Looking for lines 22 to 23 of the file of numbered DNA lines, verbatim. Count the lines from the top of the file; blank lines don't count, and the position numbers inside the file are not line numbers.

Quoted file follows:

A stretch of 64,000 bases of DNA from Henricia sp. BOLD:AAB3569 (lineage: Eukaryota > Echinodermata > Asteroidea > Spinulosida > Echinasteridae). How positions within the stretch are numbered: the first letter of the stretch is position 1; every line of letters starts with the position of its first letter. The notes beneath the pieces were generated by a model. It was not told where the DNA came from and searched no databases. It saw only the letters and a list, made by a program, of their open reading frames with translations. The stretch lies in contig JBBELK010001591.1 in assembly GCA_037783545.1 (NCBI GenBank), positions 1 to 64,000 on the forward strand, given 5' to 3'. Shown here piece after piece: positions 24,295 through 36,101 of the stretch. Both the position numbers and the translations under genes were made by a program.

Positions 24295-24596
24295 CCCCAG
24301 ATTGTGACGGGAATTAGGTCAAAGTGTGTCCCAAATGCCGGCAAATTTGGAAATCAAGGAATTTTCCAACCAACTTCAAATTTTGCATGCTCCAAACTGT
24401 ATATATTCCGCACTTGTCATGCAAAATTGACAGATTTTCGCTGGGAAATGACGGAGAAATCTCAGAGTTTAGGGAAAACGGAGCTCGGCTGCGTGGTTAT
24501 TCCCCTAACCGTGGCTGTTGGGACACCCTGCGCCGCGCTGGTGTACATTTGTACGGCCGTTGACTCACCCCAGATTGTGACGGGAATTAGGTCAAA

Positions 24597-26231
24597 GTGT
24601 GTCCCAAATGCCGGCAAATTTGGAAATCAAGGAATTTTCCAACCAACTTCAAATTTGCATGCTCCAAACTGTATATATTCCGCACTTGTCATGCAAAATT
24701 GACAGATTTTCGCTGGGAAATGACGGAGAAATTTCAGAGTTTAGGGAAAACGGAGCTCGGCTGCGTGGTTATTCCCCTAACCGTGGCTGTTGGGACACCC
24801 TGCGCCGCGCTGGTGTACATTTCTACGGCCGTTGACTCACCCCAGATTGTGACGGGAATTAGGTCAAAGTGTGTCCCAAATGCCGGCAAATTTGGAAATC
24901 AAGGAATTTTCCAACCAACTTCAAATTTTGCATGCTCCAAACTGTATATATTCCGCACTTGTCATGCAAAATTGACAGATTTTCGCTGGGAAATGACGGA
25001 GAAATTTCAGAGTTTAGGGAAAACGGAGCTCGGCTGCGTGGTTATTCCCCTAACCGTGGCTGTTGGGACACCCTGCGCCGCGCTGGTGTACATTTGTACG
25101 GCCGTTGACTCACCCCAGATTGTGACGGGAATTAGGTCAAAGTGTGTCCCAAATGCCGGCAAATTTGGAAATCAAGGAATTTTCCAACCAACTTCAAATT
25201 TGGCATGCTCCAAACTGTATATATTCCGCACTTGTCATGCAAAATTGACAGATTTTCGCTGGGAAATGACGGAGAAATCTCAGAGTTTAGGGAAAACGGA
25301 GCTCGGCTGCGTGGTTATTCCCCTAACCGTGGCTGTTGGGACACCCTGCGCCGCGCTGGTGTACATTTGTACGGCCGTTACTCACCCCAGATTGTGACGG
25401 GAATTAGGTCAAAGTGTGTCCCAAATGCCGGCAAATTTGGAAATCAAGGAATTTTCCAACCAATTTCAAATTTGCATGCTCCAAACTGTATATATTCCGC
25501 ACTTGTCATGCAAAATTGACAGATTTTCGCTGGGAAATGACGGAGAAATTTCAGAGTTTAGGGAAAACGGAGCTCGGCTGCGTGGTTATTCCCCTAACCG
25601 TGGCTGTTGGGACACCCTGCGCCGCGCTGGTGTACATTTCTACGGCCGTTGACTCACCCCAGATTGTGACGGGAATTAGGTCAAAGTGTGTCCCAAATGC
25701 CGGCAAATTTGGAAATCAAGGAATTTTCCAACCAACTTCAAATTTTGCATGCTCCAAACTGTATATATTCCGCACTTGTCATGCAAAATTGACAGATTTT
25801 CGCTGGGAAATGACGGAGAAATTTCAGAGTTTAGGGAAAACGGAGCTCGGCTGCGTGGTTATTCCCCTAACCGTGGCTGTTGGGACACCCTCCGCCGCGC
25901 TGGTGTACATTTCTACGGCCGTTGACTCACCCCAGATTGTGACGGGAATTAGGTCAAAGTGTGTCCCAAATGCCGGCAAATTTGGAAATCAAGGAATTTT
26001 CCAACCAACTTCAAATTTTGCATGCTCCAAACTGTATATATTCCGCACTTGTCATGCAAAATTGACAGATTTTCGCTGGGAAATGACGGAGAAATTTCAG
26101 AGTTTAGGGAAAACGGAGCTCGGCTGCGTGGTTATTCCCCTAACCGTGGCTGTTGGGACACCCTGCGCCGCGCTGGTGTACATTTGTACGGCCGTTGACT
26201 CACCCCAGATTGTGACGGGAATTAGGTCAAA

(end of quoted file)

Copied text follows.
25901 TGGTGTACATTTCTACGGCCGTTGACTCACCCCAGATTGTGACGGGAATTAGGTCAAAGTGTGTCCCAAATGCCGGCAAATTTGGAAATCAAGGAATTTT
26001 CCAACCAACTTCAAATTTTGCATGCTCCAAACTGTATATATTCCGCACTTGTCATGCAAAATTGACAGATTTTCGCTGGGAAATGACGGAGAAATTTCAG